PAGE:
St. George Terminal, 1 Bay St., Staten Island

Whitehall Terminal, Whitehall St. at State St., Manhattan

Admission: free


Wednesday, October 26


Sunday, October 30 The Staten Island Waterfront Festival — The Staten Island Ferry Centennial: New York City Celebrates the Past, Present & Future of the Manhattan-Staten Connection, featuring Ferry Fest Gallery in St. George and Whitehall terminals

Thursday, October 27


Friday, October 28 Ferry Fest Expo

Saturday, October 29


Sunday, October 30 Ferry Fest Stages, with live music, dance, art, music, comedy, poetry, and other special events

In the Neighborhood


Snug Harbor Cultural Center Music Hall

1000 Richmond Terr.

Tickets: $5 per film unless otherwise noted


One of our favorite little city treasures, just a short trip from the St. George ferry terminal, is the Snug Harbor Cultural Center. In addition to its art exhibitions, live performances, historic buildings, and walking tours, it is holding this Halloween film series, featuring tricks and treats from Alfred Hitchcock, Abbott & Costello, New York City ghost hunters, the whole Frankenstein clan, and a time-warped Transylvanian transsexual.

Friday, October 28 PSYCHO (Alfred Hitchcock, 1960), 7:00

Friday, October 28 THE EXORCIST (William Friedkin, 1973), 9:15

Saturday, October 29 Costume party, 11:00 am & 1:00

Saturday, October 29 GHOSTBUSTERS (Ivan Reitman, 1984), 12 noon & 4:00

Saturday, October 29 ABBOTT AND COSTELLO MEET FRANKENSTEIN (Charles Barton, 1948), 2:00

Sunday, October 30 FRANKENSTEIN (James Whale, 1931), 2:00

Sunday, October 30 THE BRIDE OF FRANKENSTEIN (James Whale, 1935), 3:30

Sunday, October 30 THE SON OF FRANKENSTEIN (Rowland V. Lee, 1939), 5:00

Monday, October 31 Costume contest, 10:00

Monday, October 31 THE ROCKY HORROR PICTURE SHOW (Jim Sharman, 1975), $10, 10:30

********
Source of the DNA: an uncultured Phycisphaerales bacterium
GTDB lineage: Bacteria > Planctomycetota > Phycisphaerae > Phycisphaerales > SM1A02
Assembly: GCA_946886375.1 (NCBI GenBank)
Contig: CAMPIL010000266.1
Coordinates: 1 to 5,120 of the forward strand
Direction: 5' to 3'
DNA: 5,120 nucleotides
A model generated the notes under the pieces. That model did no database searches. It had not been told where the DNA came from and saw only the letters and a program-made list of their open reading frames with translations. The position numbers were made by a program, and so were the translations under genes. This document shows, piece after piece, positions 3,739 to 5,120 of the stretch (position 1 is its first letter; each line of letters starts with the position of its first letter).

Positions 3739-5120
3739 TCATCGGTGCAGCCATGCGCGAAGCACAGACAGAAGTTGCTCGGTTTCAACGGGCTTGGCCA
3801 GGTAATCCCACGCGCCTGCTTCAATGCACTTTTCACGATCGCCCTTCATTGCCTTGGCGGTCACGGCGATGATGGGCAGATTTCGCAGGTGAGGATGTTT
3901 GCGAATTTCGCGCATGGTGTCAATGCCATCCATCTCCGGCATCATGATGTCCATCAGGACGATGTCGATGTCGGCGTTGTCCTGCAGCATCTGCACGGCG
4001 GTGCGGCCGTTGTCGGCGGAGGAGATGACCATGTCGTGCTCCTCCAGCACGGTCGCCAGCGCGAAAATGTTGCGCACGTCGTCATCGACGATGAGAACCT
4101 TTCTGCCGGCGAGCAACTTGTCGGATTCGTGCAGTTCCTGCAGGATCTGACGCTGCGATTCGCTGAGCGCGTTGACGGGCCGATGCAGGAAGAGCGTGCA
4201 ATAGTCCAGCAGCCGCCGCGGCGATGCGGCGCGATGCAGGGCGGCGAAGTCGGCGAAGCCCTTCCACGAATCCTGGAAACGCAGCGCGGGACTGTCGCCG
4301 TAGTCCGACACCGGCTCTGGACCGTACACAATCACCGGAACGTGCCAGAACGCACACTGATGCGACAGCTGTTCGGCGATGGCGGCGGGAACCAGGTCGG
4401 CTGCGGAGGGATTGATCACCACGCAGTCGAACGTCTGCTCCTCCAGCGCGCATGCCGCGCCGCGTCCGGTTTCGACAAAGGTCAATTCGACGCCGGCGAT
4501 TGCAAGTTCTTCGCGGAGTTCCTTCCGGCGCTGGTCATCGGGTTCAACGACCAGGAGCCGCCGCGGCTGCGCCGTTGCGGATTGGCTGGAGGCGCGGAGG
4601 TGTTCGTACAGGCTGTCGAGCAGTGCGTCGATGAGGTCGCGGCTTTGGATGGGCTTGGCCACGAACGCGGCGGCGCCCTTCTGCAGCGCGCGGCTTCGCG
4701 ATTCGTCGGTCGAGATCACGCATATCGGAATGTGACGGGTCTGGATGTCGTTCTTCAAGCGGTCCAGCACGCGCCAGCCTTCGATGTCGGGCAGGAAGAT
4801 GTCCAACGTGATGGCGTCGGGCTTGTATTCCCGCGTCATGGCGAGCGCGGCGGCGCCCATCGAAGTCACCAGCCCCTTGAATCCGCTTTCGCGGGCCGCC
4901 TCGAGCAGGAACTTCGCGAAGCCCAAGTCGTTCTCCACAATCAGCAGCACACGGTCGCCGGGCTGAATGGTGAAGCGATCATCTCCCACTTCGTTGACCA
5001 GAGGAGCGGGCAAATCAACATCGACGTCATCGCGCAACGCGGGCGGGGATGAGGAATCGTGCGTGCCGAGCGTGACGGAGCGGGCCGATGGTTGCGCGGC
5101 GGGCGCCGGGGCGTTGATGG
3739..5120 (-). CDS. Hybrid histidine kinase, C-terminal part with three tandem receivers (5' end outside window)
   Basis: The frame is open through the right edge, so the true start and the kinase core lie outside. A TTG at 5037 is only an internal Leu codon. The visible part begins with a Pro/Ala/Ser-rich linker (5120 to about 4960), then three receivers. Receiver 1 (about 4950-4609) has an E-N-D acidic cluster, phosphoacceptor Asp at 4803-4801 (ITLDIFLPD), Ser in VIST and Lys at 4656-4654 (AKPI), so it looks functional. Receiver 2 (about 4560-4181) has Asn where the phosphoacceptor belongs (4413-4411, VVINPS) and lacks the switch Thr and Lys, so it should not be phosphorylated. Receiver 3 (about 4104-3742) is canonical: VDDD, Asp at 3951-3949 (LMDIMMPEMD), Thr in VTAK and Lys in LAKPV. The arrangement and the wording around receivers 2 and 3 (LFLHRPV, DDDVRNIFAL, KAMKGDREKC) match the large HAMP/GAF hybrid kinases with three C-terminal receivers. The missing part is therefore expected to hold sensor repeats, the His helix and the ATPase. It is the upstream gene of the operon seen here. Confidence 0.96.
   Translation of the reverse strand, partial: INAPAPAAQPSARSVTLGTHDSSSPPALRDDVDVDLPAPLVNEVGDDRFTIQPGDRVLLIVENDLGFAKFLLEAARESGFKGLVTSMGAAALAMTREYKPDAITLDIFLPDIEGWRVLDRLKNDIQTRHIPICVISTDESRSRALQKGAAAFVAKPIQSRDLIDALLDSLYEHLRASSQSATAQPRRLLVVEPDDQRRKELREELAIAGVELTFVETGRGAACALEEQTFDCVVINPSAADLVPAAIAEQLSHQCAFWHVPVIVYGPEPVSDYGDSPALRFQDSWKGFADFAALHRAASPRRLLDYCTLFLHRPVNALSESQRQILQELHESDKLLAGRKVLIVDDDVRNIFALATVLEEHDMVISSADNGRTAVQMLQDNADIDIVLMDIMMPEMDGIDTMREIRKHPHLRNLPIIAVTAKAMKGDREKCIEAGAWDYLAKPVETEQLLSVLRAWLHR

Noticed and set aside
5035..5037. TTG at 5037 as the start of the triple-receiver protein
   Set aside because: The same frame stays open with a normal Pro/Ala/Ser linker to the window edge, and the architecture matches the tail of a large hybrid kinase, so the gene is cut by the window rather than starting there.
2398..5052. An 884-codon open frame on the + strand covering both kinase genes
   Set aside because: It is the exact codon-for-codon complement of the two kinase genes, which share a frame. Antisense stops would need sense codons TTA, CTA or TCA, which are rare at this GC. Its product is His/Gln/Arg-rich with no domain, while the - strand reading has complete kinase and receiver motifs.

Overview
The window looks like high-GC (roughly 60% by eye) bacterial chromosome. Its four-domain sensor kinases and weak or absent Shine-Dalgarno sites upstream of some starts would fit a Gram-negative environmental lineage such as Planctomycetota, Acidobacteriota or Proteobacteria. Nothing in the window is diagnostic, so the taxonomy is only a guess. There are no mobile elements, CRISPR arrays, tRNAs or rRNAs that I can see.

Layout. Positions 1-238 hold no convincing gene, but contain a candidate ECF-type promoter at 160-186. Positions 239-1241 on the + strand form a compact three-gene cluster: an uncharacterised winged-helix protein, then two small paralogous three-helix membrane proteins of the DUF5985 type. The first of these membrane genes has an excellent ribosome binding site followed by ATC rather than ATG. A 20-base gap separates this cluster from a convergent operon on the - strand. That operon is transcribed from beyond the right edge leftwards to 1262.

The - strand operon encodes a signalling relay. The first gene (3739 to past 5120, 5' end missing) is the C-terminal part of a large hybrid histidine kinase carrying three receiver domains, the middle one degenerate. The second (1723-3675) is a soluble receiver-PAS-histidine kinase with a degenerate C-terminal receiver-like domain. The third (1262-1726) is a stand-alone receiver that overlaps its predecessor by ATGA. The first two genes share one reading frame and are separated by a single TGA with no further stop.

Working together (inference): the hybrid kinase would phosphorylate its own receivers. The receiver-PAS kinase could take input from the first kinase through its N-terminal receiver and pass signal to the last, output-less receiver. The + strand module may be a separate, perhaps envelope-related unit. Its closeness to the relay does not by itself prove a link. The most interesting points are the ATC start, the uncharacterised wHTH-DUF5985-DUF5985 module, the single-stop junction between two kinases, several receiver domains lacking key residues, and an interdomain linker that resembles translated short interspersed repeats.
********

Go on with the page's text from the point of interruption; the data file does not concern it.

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Gallery Show of the Week

Galerie St. Etienne

Sue Coe, "Goats Before Sheep," from SHEEP OF FOOLS


Galerie St. Etienne

24 West 57th St. between Fifth & Sixth Aves., eighth floor

Closed Sunday & Monday

Through November 5

Admission: free


Sue Coe pulls no punches in this provocative examination of the inhumane treatment of animals used for food and clothing. More than five dozen primarily graphite, gouache, and watercolor drawings by the politically charged artist are a call to arms against animal cruelty, focusing on her latest collection, SHEEP OF FOOLS, which tells the story of a cargo ship that sank on August 23, 1986, in which sixty-seven thousand sheep burned or drowned as the men on board did nothing to save them. Another frightening series, "The Man with No Heart," details a dairy man who has his dead cows plowed into a mass grave. Dozens of lambs await a brutal death in "Newborn Lambs Are Put in the Mincer Onboard Ship." "Fowl Plague / Vietnam Chicken" warns of the coming bird flu epidemic. "Cows in Egyptian Slaughterhouse / Revolving Door" follows animals going directly from the slaughterhouse to restaurant plates. "Factory Pharm" is a maelstrom of an assembly line offering up cows, pigs, chicks, horses, sheep, birds, and more for slaughter. And "One World — Fleeced, 2005" is like no zoo map you’ve ever seen, filled with death and destruction (courtesy of Bush-Cheney, the IMF, and Exxon Mobil). Coe also takes on hunting, nonchalant killing, routine mutilation, shearing, and AIDS as a weapon of mass destruction. Yes, the politics of these pieces are heavy-handed, mostly preaching to the converted, detracting from their overall power, but you’ll still walk away with a nightmarish vision you won’t soon forget. We dare you to eat rack of lamb immediately after seeing this.

In the Neighborhood


Michael Rosenfeld Gallery

24 West 57th St. between Fifth & Sixth Aves., seventh floor

Closed Sunday & Monday

Through November 5

Admission: free